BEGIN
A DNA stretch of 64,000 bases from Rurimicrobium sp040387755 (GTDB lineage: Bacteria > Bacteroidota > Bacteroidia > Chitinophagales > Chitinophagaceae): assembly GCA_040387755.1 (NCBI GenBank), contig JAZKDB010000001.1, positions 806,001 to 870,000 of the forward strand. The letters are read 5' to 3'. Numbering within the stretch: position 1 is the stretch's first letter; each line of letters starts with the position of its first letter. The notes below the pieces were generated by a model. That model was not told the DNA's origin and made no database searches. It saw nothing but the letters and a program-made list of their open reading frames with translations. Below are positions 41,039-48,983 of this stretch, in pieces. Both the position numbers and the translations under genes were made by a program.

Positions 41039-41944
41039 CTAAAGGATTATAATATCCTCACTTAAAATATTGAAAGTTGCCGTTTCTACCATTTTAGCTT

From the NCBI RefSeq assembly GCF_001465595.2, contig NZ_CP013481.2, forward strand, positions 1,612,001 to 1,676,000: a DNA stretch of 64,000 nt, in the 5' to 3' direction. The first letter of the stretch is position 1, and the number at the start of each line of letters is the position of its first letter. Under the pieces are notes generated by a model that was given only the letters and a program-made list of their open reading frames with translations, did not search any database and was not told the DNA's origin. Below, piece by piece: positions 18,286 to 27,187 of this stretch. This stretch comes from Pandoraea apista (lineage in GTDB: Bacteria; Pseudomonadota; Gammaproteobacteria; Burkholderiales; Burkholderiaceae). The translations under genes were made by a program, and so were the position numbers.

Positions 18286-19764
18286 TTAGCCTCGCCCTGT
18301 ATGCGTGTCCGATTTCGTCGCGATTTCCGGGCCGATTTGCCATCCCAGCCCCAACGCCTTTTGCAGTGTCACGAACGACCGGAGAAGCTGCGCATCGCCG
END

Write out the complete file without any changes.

A DNA stretch of 64,000 bases from Rurimicrobium sp040387755 (GTDB lineage: Bacteria > Bacteroidota > Bacteroidia > Chitinophagales > Chitinophagaceae): assembly GCA_040387755.1 (NCBI GenBank), contig JAZKDB010000001.1, positions 806,001 to 870,000 of the forward strand. The letters are read 5' to 3'. Numbering within the stretch: position 1 is the stretch's first letter; each line of letters starts with the position of its first letter. The notes below the pieces were generated by a model. That model was not told the DNA's origin and made no database searches. It saw nothing but the letters and a program-made list of their open reading frames with translations. Below are positions 41,039-48,983 of this stretch, in pieces. Both the position numbers and the translations under genes were made by a program.

Positions 41039-41944
41039 CTAAAGGATTATAATATCCTCACTTAAAATATTGAAAGTTGCCGTTTCTACCATTTTAGCTT

From the NCBI RefSeq assembly GCF_001465595.2, contig NZ_CP013481.2, forward strand, positions 1,612,001 to 1,676,000: a DNA stretch of 64,000 nt, in the 5' to 3' direction. The first letter of the stretch is position 1, and the number at the start of each line of letters is the position of its first letter. Under the pieces are notes generated by a model that was given only the letters and a program-made list of their open reading frames with translations, did not search any database and was not told the DNA's origin. Below, piece by piece: positions 18,286 to 27,187 of this stretch. This stretch comes from Pandoraea apista (lineage in GTDB: Bacteria; Pseudomonadota; Gammaproteobacteria; Burkholderiales; Burkholderiaceae). The translations under genes were made by a program, and so were the position numbers.

Positions 18286-19764
18286 TTAGCCTCGCCCTGT
18301 ATGCGTGTCCGATTTCGTCGCGATTTCCGGGCCGATTTGCCATCCCAGCCCCAACGCCTTTTGCAGTGTCACGAACGACCGGAGAAGCTGCGCATCGCCG